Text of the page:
Volume 3, Book 34, Number 415 :
Narrated by Jabir (radiallaahu `anhu)
Allah’s Apostle (sallallaahu `alayhi wasallam) gave pre-emption (to the partner) in every joint property, but if the boundaries of the property were demarcated or the ways and streets were fixed, then there was no pre-emption.
Volume 3, Book 34, Number 416 :
Narrated by Jabir bin Abdullah (radiallaahu `anhu)
Allah’s Apostle (sallallaahu `alayhi wasallam) decided the validity of pre-emption in every joint undivided property, but if the boundaries were well marked or the ways and streets were fixed, then there was no pre-emption.
Volume 3, Book 34, Number 417 :
Narrated by Mussaddad from ‘Abdul Wahid
The same as above but said, “… in every joint undivided thing…” Narrated Hisham from Ma’mar the same as above but said, ” … in every property… “
The word Shuf’ah (preemption) is derived from Shaf’ meaning “to join” [because the property is joined to the shafi’ [pre-emptor]. In the terminology of the Fuqahaa it is the right to take possession of a house and land to prevent the harm of a neighbour e.g. if a man sells his house or land and tells his neighbour or partner about this sale the partner/neighbour has a right to object to the sale. He can take that was sold at the price at which it was sold. The one who has this right, is called a shafi’ [pre- emptor].
‘Shuf’ah’ (pre-emption) is the right someone has on his property or land, etc. According to Shari’ah three types of people have a right of pre-emption: i) a partner in the property who has a share in it, but the other partner sells the property without his consent. So he has the right to appeal against this in the Shari ‘ah Court on the basis of Shuf’ah. ii) Someone who is affected by the selling of a property (though not directly involved in that property) i.e. A neighbour who shares a path or a well, etc. That neighbour has a right of Shuf’ah and can issue a writ. There are no different opinions about i) and ii) above. Finally, iii) The neighbour – if he has separate boundaries for his land/home and no joint rights with the other, the neighbour should still be given priority when you come to selling your property. If the owner doesn’t inform him, he is not allowed to issue a writ for right of pre-emption.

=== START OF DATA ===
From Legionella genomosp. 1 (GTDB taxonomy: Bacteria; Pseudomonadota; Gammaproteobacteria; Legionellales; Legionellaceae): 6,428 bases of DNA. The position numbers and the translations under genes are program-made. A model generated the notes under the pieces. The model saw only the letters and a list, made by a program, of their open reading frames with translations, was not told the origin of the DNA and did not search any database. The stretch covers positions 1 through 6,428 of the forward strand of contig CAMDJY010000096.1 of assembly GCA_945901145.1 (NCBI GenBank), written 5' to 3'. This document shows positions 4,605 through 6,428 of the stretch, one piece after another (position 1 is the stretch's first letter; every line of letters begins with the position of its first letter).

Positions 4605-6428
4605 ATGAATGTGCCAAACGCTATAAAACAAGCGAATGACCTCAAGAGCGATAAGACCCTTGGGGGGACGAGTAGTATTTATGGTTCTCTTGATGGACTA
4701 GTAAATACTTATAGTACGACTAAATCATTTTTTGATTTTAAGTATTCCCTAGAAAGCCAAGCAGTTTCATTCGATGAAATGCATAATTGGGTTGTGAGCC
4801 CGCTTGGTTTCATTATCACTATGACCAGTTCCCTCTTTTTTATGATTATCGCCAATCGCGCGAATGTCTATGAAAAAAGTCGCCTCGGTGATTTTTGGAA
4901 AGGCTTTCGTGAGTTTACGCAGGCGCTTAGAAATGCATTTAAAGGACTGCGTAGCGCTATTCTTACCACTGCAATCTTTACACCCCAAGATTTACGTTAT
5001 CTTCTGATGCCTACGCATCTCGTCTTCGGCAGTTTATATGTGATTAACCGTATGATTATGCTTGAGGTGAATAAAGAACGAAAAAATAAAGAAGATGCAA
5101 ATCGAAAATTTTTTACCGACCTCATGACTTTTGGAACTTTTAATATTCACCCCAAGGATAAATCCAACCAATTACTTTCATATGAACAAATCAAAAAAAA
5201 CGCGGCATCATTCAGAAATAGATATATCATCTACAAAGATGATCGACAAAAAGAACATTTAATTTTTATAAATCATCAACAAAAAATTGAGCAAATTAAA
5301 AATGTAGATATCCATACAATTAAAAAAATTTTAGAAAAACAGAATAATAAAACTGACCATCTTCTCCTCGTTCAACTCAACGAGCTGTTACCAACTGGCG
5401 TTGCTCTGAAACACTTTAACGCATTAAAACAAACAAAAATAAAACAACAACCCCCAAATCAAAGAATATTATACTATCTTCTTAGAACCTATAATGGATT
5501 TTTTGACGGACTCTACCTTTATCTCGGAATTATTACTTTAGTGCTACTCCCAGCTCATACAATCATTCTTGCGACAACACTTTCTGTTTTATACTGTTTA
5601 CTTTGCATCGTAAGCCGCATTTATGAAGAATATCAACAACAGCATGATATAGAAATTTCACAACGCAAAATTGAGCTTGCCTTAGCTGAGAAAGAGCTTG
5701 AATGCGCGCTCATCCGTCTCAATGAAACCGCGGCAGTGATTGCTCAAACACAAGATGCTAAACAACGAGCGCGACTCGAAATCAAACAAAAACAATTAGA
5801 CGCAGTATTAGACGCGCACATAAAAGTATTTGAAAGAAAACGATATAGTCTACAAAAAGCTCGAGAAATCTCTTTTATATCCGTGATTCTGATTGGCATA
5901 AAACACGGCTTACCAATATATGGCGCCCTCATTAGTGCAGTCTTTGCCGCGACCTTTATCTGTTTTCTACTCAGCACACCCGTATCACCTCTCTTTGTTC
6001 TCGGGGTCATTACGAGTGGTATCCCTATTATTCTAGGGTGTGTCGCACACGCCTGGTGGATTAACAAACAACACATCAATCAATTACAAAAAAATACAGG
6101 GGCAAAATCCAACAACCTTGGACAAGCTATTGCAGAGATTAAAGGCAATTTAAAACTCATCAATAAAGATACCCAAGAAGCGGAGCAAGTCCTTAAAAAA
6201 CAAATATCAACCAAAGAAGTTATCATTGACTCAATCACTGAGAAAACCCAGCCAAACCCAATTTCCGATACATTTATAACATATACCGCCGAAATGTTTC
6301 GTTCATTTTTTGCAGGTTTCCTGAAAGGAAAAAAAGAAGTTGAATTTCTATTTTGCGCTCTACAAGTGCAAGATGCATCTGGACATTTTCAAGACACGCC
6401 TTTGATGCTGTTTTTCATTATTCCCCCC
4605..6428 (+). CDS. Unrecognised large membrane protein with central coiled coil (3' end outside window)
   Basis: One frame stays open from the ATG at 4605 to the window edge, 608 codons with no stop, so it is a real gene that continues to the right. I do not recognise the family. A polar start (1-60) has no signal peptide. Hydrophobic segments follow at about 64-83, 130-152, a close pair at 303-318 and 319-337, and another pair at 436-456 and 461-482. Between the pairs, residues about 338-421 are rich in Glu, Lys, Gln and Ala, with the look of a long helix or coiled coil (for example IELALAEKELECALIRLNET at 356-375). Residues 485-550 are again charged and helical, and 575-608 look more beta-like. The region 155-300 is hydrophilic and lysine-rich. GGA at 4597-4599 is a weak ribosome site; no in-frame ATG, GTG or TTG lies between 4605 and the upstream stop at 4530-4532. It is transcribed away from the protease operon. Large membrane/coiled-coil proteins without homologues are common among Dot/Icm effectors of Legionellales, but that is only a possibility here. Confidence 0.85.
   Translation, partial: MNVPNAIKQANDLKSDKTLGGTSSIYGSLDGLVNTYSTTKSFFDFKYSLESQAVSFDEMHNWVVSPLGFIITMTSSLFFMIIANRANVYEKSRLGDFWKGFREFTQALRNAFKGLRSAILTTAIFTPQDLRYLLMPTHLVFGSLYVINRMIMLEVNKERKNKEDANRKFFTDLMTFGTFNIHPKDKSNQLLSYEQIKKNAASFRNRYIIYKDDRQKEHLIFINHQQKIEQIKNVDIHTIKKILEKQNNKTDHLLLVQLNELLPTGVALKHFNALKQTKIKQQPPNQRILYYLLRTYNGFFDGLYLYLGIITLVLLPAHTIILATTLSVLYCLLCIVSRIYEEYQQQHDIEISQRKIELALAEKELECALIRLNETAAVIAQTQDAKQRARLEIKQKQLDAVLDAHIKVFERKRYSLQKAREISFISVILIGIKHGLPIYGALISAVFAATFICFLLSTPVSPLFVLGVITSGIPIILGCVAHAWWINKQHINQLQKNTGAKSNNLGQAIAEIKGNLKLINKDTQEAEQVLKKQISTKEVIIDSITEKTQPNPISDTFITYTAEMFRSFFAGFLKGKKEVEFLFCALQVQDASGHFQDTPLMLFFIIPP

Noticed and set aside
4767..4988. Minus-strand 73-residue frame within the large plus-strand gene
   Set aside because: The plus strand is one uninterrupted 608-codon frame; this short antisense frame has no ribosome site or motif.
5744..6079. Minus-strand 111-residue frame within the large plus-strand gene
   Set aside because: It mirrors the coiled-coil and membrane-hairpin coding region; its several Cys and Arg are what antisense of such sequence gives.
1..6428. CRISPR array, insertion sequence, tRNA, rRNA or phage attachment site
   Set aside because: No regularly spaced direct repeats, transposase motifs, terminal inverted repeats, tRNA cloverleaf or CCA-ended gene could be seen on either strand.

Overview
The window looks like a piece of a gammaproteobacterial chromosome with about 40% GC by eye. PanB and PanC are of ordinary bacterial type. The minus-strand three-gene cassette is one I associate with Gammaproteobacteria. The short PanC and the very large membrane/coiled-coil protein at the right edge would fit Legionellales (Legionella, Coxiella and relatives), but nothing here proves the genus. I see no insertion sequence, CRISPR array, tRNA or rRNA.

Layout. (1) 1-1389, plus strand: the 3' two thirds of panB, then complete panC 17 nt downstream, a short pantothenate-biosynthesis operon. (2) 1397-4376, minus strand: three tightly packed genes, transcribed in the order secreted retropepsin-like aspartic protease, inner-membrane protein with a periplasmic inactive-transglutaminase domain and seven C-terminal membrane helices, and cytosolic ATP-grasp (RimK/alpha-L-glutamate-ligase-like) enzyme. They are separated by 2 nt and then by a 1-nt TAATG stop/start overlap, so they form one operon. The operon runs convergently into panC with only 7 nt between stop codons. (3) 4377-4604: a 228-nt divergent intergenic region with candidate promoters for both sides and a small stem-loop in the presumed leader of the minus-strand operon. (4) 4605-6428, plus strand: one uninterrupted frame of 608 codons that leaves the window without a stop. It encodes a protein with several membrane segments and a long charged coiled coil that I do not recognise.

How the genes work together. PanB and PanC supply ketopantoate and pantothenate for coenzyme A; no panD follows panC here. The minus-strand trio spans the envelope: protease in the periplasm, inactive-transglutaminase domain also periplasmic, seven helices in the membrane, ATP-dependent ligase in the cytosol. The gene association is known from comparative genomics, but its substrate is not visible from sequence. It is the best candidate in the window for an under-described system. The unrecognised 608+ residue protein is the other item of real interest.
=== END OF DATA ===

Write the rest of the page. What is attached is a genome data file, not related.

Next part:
The period or limit of pre-emption is for it to be made immediately after knowing of the dealing. If it is not possible to contact an Islamic Court then at least announce it to responsible members of the community. Otherwise, if delayed considerably, then it is not acceptable.
It is quite clear that the right of shuf’ah has been devised in Islam to adjust and to stabilize partnerships and to eliminate losses and other mischief resulting from partnership of properties, for in many cases, the possession of the property by the new partner inflicts losses on the partner having the right of shuf’ah or serves as the source of a series of conflicts and disagreements due to differences of opinion or it may be that freedom of ownership may have benefits for the one who has the right of shuf’ah without causing any loss for the partner who wants to sell his share. The right of shuf’ah holds good for lands, houses, gardens, and other immovable properties, but it does not apply to movable properties.
Volume 3, Book 34, Number 414 :
Narrated by Hisham bin ‘Urwa from his father
Who heard Aisha (radiallaahu `anhaa) saying, “The Holy Verse; ‘Whoever amongst the guardians is rich, he should take no wages (from the property of the orphans) but if he is poor, let him have for himself what is just and reasonable (according to his labors)’ (4.6), was revealed concerning the guardian of the orphans who looks after them and manages favorably their financial affairs; if the guardian is poor, he could have from it what is just and reasonable, (according to his labors).”
Islam regards taking an orphan’s wealth unlawfully as one of the seven sins that doom one to Hell – as it was narrated by al-Bukhaari (2615) and Muslim (89) from the Prophet (peace and blessings of Allaah be upon him), because it is a great trust which many are unable to fulfil. The Prophet (peace and blessings of Allaah be upon him) said to Abu Dharr, when advising him: “And do not take care of the property of an orphan.” Narrated by Muslim (1826).